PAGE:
Lithuania Blocks Trade From Russia to Kaliningrad

Lithuania Blocks Trade From Russia to Kaliningrad

Lithuania’s ban could disrupt half of Kaliningrad’s imports from mainland Russia.


The Lithuanian government announced earlier in the week that Russia would no longer be allowed to transport items sanctioned by the European Union (EU) from its main territory to Kaliningrad, its exclave on the Baltic Sea coast, through Lithuanian territory.

The ban was first announced on Friday by Anton Alikhanov, the Russian governor of the Kaliningrad Oblast, via a video message, according to Reuters. It went into effect on Saturday, following a “clarification” from the European Commission to Lithuania’s state-run railway service.


At the onset of Russia’s invasion of Ukraine, the European Union placed sanctions on dozens of Russian goods, including raw construction materials, metals, coal, and advanced technology. Alikhanov indicated in his video message that Lithuania’s ban could disrupt half of Kaliningrad’s imports from mainland Russia. However, he emphasized that the transfer of materials on the EU sanctions list could continue to occur from mainland Russia to Kaliningrad could continue to occur via cargo ships from Saint Petersburg, Russia’s second-largest city and a major seaport in northern Europe, to Kaliningrad via the Baltic Sea.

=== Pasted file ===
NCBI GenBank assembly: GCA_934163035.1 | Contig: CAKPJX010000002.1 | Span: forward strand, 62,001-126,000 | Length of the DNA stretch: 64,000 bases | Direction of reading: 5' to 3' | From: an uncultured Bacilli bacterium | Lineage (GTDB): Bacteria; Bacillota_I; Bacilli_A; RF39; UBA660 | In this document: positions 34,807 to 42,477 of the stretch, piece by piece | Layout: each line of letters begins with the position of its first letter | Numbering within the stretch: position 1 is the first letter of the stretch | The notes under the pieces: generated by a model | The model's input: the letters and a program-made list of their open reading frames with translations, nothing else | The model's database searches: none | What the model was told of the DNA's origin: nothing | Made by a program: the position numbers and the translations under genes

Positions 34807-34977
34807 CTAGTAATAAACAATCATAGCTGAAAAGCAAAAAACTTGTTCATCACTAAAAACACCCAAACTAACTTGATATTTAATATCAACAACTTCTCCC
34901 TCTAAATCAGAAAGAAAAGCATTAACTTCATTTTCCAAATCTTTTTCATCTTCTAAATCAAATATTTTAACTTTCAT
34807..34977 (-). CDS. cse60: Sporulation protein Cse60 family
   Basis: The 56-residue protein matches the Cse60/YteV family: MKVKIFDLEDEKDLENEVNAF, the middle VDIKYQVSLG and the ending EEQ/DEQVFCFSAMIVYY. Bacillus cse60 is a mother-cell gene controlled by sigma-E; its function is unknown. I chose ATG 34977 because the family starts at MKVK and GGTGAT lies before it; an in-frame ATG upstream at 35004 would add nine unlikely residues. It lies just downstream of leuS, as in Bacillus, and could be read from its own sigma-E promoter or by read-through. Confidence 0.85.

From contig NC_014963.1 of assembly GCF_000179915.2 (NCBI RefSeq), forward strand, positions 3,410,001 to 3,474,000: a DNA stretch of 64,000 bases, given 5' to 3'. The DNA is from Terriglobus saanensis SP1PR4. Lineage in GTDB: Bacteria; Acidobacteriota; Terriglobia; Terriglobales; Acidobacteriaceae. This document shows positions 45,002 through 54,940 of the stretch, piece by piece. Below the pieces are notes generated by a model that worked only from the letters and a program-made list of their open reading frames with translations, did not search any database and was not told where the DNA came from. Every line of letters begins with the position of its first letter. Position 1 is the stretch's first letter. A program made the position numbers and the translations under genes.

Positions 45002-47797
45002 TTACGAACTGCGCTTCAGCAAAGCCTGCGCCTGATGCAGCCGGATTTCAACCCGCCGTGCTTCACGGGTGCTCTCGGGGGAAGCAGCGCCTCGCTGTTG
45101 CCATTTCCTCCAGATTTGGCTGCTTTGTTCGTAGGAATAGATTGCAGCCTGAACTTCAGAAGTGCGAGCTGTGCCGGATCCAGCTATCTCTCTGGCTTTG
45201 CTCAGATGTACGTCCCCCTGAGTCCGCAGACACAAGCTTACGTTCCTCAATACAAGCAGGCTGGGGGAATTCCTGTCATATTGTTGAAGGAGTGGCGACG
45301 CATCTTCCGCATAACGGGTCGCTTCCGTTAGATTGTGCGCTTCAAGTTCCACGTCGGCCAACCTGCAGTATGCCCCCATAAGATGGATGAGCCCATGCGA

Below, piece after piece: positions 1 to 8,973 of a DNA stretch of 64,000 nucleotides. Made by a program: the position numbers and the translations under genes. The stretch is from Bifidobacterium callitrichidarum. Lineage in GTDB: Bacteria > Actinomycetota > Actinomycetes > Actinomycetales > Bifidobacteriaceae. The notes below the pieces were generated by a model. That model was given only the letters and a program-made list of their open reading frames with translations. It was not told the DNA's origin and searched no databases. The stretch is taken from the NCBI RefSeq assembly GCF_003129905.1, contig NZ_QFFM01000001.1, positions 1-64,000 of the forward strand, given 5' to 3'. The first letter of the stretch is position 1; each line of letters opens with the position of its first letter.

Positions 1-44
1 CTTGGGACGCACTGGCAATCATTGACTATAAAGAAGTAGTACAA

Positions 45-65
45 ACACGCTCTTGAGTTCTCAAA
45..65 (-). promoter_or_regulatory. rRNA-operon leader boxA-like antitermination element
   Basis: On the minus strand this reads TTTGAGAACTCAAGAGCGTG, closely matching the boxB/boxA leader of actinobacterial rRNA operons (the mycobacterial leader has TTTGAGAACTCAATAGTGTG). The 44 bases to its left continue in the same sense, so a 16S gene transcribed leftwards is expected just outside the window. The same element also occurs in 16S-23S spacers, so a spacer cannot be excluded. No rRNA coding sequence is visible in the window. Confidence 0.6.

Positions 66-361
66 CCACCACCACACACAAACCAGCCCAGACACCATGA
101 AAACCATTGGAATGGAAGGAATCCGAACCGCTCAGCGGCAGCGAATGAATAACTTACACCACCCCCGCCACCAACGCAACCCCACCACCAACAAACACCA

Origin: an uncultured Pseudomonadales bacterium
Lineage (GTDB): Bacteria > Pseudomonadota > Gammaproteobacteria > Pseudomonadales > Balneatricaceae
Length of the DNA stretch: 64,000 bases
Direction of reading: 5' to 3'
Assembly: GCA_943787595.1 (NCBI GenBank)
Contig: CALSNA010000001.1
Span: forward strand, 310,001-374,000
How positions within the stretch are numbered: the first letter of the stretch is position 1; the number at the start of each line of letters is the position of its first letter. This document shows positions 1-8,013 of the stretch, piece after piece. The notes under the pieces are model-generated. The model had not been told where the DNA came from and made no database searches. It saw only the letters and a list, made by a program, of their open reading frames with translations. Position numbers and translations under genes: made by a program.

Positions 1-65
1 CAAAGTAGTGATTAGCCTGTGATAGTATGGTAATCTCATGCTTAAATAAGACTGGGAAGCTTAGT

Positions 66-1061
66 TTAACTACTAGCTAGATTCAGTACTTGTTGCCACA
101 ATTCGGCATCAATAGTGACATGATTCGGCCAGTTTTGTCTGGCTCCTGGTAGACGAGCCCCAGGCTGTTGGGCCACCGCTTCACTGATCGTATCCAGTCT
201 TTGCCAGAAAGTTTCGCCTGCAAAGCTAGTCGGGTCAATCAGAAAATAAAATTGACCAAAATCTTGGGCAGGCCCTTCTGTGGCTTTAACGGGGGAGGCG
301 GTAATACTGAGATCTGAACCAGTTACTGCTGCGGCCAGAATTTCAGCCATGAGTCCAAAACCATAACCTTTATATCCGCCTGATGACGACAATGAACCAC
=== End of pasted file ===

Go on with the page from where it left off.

“Our ferries will handle all the cargo,” Alikhanov said, urging citizens of Kaliningrad not to resort to panic buying, which he emphasized could worsen the city’s supply situation.

The city of Kaliningrad—formerly known as Konigsberg and located within the historic territory of East Prussia—fell into Russian hands after World War II. Following the defeat of Nazi Germany, East Prussia was divided into northern and southern halves; the northern half was ceded to the Russian SFSR within the Soviet Union, while Poland received the southern half. At the time, the three Baltic states were constituent members of the Soviet Union, making the separated nature of the territory unimportant. However, following the dissolution of the Soviet Union and the independence of the Baltic states from 1989 until 1991, Kaliningrad became separated from mainland Russia, although it continues to be connected by a rail line and a set of natural gas pipelines.

The exclave is also home to Russia’s Baltic Fleet and is a major hub for Russian military equipment. After the leaders of Sweden and Finland indicated that the two Scandinavian countries would join NATO, Russian Security Council chairman and former president Dmitry Medvedev warned that Russia could station “Iskander” nuclear-capable ballistic missiles in the territory, although Lithuania observed that the missiles were likely present in the territory anyway.

Trevor Filseth is a current and foreign affairs writer for the National Interest.

Image: Reuters.